Boston’s M. Holland (Tulsa, Mean Creek, Trabants) has been working as a solo act for the past few years, pressing friends into guest roles, and releasing a string of singles and EPs as The Dazies. In late 2014 he began working with multi-instrumentalist and engineer Kurt Schneider, and together they recorded this six song EP. The opening “Little Things” and “1-2-3 (What You Do To Me)” conjure the ‘70s punk-adjacent power pop of Tom Petty and Dwight Twilley, mating catchy hooks delivered and DIY verve. Holland name-checks an ‘80s juggernaut with the thrashing guitars and distressed vocal of “Nirvana Summer,” riffs through the should-be nationwide dance craze (and ode to the Creaturos) “Do the Snake,” returns to power pop with “Stuck,” and echoes the drive of the Vibrators and Undertones on “Piece of My Love.” If you were there for the Neighborhoods, Nervous Eaters and Real Kids, this will take you back; if you weren’t, this will clue you in to what you missed. [©2016 Hyperbolium]

The Dazies’ Facebook Page

The Well Wishers: Here Comes Love

Friday, September 30th, 2016

The Well Wishers recent album Comes and Goes is only the latest in Jeff Shelton’s catalog of superb power pop. Check out this one from 2012’s Dreaming of the West Coast.

The Well Wishers: Comes and Goes

Sunday, August 7th, 2016

WellWishers_ComesAndGoesThe glories of a one-man power-pop band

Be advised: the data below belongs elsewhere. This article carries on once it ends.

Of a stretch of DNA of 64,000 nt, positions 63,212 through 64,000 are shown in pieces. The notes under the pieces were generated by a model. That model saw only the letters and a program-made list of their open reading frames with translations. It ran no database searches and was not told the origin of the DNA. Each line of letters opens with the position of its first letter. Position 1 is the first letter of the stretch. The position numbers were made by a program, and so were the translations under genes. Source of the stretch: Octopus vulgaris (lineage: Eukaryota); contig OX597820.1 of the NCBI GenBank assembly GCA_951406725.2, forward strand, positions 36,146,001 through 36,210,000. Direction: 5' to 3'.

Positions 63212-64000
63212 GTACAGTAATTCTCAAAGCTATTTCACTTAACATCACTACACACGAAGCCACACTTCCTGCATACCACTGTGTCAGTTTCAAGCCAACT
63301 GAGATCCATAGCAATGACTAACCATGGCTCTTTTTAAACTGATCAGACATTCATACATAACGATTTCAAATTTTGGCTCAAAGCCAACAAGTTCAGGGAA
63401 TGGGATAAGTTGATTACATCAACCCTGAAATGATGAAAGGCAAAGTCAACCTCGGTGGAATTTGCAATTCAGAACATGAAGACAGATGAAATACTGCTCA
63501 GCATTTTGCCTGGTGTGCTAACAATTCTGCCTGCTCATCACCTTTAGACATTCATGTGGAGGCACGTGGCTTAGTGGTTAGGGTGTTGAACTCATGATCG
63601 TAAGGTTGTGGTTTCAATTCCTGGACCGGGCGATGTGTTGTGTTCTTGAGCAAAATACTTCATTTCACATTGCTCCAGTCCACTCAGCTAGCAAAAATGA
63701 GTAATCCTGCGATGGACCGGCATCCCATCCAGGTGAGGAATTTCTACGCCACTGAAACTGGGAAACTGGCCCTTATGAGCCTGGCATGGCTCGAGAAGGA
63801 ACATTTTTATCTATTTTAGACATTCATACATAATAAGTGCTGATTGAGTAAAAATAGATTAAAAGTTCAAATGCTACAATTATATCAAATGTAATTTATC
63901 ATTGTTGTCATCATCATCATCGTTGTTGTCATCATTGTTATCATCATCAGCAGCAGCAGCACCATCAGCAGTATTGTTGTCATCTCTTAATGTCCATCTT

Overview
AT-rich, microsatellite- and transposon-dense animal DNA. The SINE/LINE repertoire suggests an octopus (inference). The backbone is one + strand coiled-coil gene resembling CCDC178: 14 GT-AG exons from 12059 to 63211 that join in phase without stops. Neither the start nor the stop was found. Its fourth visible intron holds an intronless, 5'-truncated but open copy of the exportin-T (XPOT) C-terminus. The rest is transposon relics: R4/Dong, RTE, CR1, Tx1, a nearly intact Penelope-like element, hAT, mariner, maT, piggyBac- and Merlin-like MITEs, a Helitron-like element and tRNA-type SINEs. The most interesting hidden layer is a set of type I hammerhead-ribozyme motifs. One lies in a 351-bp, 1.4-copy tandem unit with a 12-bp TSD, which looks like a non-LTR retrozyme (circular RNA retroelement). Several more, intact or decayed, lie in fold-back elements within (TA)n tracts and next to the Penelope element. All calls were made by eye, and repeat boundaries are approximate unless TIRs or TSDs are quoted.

Although the Well Wishers present themselves in plural, they are, or it is, or he is Jeff Shelton. After a decade with Spinning Jennies, Shelton ventured out on his own, all alone in the studio with the magic of multi-track recording. The results have the singular vision of a singer-songwriter, but the dynamism of a band. Think Paul McCartney’s and Emitt Rhodes’ eponymous albums, Todd Rundgren’s Something/Anything and Richard X. Heyman’s Hey Man. The hard-charging rhythm guitar and stacked vocals of “Impossible to Blame” bring to mind the Posies and the melody of “Come Around” suggests XTC. You can hear influences of Shoes, 20/20 and others, but Shelton’s romantic anguish is as original as his melodic hooks – rooted in something familiar, yet fresh. On “Ill-Equipped” he repeats the perfectly discouraged tagline “I don’t have what it takes to be alone,” which may be true in matters of the heart, but clearly not so in the studio, where he flourishes by himself. [©2016 Hyperbolium]

The Well Wishers’ Facebook Page

Velvet Crush: Pre-Teen Symphonies

Friday, July 22nd, 2016

VelvetCrush_PreTeenSymphoniesThe genesis of a rock classic